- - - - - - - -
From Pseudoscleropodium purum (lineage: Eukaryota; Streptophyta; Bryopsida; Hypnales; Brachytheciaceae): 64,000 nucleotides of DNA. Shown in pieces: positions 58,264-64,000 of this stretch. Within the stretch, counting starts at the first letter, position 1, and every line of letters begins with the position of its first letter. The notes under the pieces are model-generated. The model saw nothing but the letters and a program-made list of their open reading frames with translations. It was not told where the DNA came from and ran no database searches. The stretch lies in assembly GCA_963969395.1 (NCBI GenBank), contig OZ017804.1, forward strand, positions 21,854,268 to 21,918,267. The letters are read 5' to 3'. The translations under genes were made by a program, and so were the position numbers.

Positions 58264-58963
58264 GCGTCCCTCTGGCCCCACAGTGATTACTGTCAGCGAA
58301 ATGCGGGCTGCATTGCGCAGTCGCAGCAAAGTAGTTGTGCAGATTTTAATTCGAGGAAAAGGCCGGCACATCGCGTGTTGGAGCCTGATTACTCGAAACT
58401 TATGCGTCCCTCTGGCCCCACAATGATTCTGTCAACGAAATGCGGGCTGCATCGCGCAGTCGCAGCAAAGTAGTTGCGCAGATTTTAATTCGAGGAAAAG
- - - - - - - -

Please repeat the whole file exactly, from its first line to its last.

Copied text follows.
From Pseudoscleropodium purum (lineage: Eukaryota; Streptophyta; Bryopsida; Hypnales; Brachytheciaceae): 64,000 nucleotides of DNA. Shown in pieces: positions 58,264-64,000 of this stretch. Within the stretch, counting starts at the first letter, position 1, and every line of letters begins with the position of its first letter. The notes under the pieces are model-generated. The model saw nothing but the letters and a program-made list of their open reading frames with translations. It was not told where the DNA came from and ran no database searches. The stretch lies in assembly GCA_963969395.1 (NCBI GenBank), contig OZ017804.1, forward strand, positions 21,854,268 to 21,918,267. The letters are read 5' to 3'. The translations under genes were made by a program, and so were the position numbers.

Positions 58264-58963
58264 GCGTCCCTCTGGCCCCACAGTGATTACTGTCAGCGAA
58301 ATGCGGGCTGCATTGCGCAGTCGCAGCAAAGTAGTTGTGCAGATTTTAATTCGAGGAAAAGGCCGGCACATCGCGTGTTGGAGCCTGATTACTCGAAACT
58401 TATGCGTCCCTCTGGCCCCACAATGATTCTGTCAACGAAATGCGGGCTGCATCGCGCAGTCGCAGCAAAGTAGTTGCGCAGATTTTAATTCGAGGAAAAG